Two New Playgrounds Opening
Park-like play areas for kids among 12 funded by $1.9 million raised by Ald. Murphy.
Construction on two parks, one located at 17th and Vine and the Marcus DeBack Park at 67th and Spokane, will be complete soon as momentum continues to build for MKE Plays, a city initiative to turn a dozen dilapidated playgrounds into neighborhood centerpieces.
The park at 17th and Vine, slated to open in June, will include rope climbing structures, basketball courts, a walking track and adult fitness equipment, according to Joe Kaltenberg, program coordinator for MKE Plays. Kaltenberg said neighborhood residents wanted to create an intergenerational space where parents, grandparents and children could be active together.
The Marcus DeBack playground, renamed after an 8-year-old boy killed by an errant bullet there in 1995, will open in mid-July and feature a zip line, basketball courts with a permeable surface, a large rope climbing structure and other amenities.
“There are some extremely cool designs at these parks that the residents are really excited about,” Kaltenberg said.
Another park that’s nearing completion is Snail’s Crossing, located on the 3000 block of N. Bremen Street in Riverwest. Residents have been meeting since November to discuss the park, which should be ready to open by late summer, said Kaltenberg.
Arlington Heights Park, in Silver City, was completed last year. Planning for pocket parks at 34th and W. Mount Vernon, 21st and Keefe, 5th and Randolph, and Trowbridge Park, 1530 S. 38th St., will also begin this summer.
Alderman Michael J. Murphy is continuing to spearhead MKE Plays despite being replaced as Common Council president. Sarah Zarate, who helped develop the program while serving as Murphy’s staff assistant, departed after her office was eliminated due to the change in leadership.
Murphy was joined by Mayor Tom Barrett, Alderman Nik Kovac and Beth Haskovec, executive director of Artists Working in Education (A.W.E.), recently to announce that the program had received a prestigious $50,000 “Our Town” grant from the National Endowment for the Arts.
The grant, which will be matched by MKE Plays, will fund a joint effort between A.W.E. and the city to incorporate arts programming, including the creation of public art projects, in the remaining parks.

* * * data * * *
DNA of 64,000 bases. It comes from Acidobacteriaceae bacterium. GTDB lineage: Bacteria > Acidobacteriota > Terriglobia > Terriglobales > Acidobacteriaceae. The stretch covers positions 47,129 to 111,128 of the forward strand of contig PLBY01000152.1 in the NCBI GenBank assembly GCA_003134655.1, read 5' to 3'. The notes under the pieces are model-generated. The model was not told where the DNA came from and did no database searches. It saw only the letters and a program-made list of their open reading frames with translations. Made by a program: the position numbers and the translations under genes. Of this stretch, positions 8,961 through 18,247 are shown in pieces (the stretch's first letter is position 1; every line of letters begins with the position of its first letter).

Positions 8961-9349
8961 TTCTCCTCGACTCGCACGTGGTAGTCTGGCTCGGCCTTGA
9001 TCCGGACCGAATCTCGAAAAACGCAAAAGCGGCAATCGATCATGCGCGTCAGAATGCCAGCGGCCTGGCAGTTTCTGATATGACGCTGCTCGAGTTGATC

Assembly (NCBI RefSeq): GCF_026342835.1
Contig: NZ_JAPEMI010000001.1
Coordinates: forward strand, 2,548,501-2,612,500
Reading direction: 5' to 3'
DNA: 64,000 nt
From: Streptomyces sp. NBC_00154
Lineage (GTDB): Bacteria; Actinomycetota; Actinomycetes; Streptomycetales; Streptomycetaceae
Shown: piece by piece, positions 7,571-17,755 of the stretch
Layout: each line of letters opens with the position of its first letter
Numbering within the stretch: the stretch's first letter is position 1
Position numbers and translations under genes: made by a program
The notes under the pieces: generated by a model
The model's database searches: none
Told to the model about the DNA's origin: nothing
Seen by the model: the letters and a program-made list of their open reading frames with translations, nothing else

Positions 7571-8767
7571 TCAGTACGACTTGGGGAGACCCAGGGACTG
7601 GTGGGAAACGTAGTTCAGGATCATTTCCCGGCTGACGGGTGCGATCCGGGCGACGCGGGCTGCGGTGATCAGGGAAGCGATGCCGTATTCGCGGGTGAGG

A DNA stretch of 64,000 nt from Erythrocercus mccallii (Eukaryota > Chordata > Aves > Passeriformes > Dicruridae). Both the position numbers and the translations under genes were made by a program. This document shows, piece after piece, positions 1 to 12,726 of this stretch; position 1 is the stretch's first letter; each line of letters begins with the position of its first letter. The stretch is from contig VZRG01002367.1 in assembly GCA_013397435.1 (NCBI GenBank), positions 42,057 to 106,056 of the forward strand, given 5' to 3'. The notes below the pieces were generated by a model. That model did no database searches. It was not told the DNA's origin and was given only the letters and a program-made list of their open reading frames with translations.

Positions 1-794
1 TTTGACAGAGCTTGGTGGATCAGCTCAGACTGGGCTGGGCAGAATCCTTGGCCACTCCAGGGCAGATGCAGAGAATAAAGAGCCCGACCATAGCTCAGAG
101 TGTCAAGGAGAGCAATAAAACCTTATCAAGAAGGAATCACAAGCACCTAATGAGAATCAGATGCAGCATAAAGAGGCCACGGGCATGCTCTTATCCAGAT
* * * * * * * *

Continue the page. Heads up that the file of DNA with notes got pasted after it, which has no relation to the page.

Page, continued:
“The NEA now recognizes what’s going on here in Milwaukee is something very special,” Murphy said.
According to Haskovec, most of the funds will go toward stipends for local artists who will work with area youth to create art, consistent with the MKE Plays model of engaging the community in the design process.
“That process actively says to youth, ‘we need you, your ideas, talents, imagination, and voice to create spaces that reflect the assets and values of your unique neighborhood,’” Haskovec said.
MKE Plays has raised more than $1.9 million through a mix of public and private funding, including grants from the Zilber Family Foundation, Greater Milwaukee Foundation and the Fund for Lake Michigan.
The total surpasses the original fundraising goal by more than 20 percent, said Murphy, who added that his vision for MKE Plays was inspired by childhood memories of spending countless hours in what is now the Marcus DeBack playground.
“We envision a city with play areas whose condition is not determined by the ZIP code or district they are in, but rather are equally equipped to inspire a child’s imagination, regardless of where they are located in the city of Milwaukee,” Murphy said.
The 12 playgrounds to be rebuilt through the initiative were considered the most in need of repairs by the DPW. Most of the playgrounds are pocket parks, on a single lot. Work on the remaining parks is scheduled to be completed by October 2018, although there has been talk of extending the program to more parks in the future, Kaltenberg said.